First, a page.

Source: sphenoid05 on Flickr.
From the museum’s description online:
This paper negative, from the collection of Robert’s descendants, shows Jacques-Joseph Ebelmen, director of the Sèvres porcelain factory, on his deathbed March 31, 1852. From its inception, photography was enlisted to record the faces of the deceased - it was, in effect, a new type of death mask.
The funeral of Daniel Danielson Bjørkedal. The family has gathered around the coffin. From the left: Per Danielson Åsebø (b. 1898), Knut Danielson Åsebø (b. 1896), Ane Marte Fjøshaug, Ingeborg Danielsdatter Åsebø (b. 1894), Sivert Danielson Åsebø, Margit Jonsdatter Åsebø (b. 1910), Sigurd Johson Åsebø (b. 1908), Olav Hanson Åsebø (b. 1909) and Halvdan Hanson Åsebø (b. 1910).
Charles Van Schaick, “Baby in Coffin,” undated. Black River Falls, Wisconsin. Source: Wisconsin Historical Society.
Charles Van Schaick, “Open Casket with Body of European American Man,” undated. Black River Falls, Wisconsin. Source: Wisconsin Historical Society.
Open casket with the corpse of an European American man lying inside it wearing a dark-colored suit coat and bow tie. Floral arrangements are placed above his head and on top of his midsection. Another man wearing a derby is visible looking from behind the casket.
I would never have noticed the derby-hatted man if this hadn’t been in the description, and this picture is about twice as amazing now that I’ve noticed it.
That said, I think I should take a moment to express how thankful I am for the archivists at the Wisconsin Historical Society. Their online collections are really fabulous, and I owe a lot to them for many of my favorite posts on my other Tumblr blogs.
From Ballyhooligan on Flickr:
Post mortem cabinet card of a man in a coffin with two men standing watch overhead. Coffin is resting between two chairs. I believe this is Italian in origin. Some text is on the verso of the image, however, some silverfish damage has made most of the text illegible.
Here’s the story: Julia Buccola Petta (1892-1921), also known as “The Italian Bride,” was a housewife who died in childbirth. From Wikipedia:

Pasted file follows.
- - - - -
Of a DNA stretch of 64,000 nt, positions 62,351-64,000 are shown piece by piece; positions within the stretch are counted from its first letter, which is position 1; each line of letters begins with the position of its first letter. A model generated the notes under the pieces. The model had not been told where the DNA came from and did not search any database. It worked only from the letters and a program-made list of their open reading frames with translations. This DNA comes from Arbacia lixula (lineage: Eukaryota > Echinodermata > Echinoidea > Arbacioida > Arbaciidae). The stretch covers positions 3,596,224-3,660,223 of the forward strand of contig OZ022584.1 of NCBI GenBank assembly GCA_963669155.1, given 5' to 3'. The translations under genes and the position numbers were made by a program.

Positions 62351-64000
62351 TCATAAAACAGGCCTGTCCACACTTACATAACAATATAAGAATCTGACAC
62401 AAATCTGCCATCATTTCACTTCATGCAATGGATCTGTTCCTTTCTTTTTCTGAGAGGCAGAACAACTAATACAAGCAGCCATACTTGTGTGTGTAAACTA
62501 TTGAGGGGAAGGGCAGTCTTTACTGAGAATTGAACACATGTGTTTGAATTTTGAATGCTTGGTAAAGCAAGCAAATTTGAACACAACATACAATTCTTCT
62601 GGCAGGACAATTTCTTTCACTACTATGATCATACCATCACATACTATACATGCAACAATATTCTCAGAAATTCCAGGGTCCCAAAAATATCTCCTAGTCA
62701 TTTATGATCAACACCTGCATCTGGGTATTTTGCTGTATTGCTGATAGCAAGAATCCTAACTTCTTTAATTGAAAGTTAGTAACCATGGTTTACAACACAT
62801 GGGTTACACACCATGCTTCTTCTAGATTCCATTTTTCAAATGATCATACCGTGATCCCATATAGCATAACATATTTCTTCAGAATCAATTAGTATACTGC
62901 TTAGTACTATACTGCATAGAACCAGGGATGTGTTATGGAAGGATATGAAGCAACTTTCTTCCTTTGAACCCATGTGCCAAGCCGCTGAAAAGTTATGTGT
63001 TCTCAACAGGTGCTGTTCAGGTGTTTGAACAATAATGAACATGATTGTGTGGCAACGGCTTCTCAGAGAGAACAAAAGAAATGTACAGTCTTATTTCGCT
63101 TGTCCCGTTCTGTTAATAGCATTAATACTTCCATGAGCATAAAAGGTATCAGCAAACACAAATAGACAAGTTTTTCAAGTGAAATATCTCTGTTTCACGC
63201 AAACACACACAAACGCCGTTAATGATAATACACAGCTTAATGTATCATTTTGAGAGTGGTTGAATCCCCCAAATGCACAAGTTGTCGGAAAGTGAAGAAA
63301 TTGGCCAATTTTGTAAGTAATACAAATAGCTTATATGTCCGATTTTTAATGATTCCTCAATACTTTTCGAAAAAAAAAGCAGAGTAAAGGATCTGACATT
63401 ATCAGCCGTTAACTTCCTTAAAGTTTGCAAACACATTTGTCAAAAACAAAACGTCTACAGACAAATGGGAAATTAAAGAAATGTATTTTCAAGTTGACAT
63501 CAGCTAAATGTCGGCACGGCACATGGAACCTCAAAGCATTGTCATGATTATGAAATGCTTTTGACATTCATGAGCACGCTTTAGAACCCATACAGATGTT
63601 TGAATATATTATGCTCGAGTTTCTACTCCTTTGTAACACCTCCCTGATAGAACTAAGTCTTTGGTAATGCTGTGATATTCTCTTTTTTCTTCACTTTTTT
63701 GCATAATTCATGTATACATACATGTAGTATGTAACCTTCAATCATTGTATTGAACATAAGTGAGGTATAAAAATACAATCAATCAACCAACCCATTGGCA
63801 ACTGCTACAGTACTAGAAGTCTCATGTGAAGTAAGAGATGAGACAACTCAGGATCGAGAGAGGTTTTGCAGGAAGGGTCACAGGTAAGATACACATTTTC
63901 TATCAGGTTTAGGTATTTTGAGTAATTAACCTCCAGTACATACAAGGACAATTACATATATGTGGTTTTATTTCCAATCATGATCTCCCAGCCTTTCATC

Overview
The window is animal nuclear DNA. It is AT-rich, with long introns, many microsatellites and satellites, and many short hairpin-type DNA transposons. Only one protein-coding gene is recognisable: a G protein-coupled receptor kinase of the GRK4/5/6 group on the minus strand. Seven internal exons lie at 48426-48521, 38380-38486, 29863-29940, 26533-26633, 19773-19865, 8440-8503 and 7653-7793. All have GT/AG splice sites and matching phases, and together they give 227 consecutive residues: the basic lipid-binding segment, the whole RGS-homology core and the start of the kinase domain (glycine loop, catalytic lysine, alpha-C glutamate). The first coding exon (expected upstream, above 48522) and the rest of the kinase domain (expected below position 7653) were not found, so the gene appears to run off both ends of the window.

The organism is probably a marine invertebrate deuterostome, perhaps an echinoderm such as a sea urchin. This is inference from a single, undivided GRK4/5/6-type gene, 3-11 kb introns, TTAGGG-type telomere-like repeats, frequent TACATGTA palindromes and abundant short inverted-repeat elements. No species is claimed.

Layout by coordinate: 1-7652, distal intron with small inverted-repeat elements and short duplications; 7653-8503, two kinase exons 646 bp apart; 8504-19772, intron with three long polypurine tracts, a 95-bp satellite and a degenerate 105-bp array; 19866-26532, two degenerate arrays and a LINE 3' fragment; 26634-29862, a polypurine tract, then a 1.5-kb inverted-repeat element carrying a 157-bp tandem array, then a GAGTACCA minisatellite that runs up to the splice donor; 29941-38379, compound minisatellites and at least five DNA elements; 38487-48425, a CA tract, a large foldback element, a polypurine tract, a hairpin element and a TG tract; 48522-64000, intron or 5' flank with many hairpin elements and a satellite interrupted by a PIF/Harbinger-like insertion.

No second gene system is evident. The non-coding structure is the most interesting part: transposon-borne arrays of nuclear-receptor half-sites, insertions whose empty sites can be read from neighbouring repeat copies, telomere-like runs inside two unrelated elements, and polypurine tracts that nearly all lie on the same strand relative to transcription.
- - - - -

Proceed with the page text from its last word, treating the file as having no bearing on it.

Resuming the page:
Following her death, Petta was buried at Mount Carmel Cemetery in the Chicago, Illinois suburb of Hillside. Petta was buried in her wedding dress. A photo of Petta in her wedding dress was placed on her monument, which also features a statue of her based on this photo. Soon after Petta’s death, her mother began experiencing dreams in which Petta was telling her that she was still alive.
Six years after Petta’s death, Filomena secured permission to have the grave opened and her daughter exhumed. The coffin was found to have decomposed, but when it was opened Petta’s body was still intact - her body had not decayed at all. Her mother took a picture of Petta in her casket, which was placed on the monument and is still there to this day.
“Greek murder,” 1920. From Shorpy: “Two victims of a bloody altercation involving a hatchet and revolver that left three people dead in a rooming house at 809 Ninth Street in Washington.”
This is a Petrolia post mortem photo by Robson. It was extremely expensive to have a photo taken during Victorian times. Only the wealthy could afford such a luxury. If a child or other loved one died it was a common practice to have a photo taken either alone or as in this case with the family especially if there was not yet a living likeness.If you look closely you can see a base behind the girls feet and a post would go up from that with clamps at the waist and neck and the clothing would be open at the back. The arms would have stiff wires running at the back to hold them in place. Also notice the strange placement of the hands. The pupils are painted on the closed eyelids.
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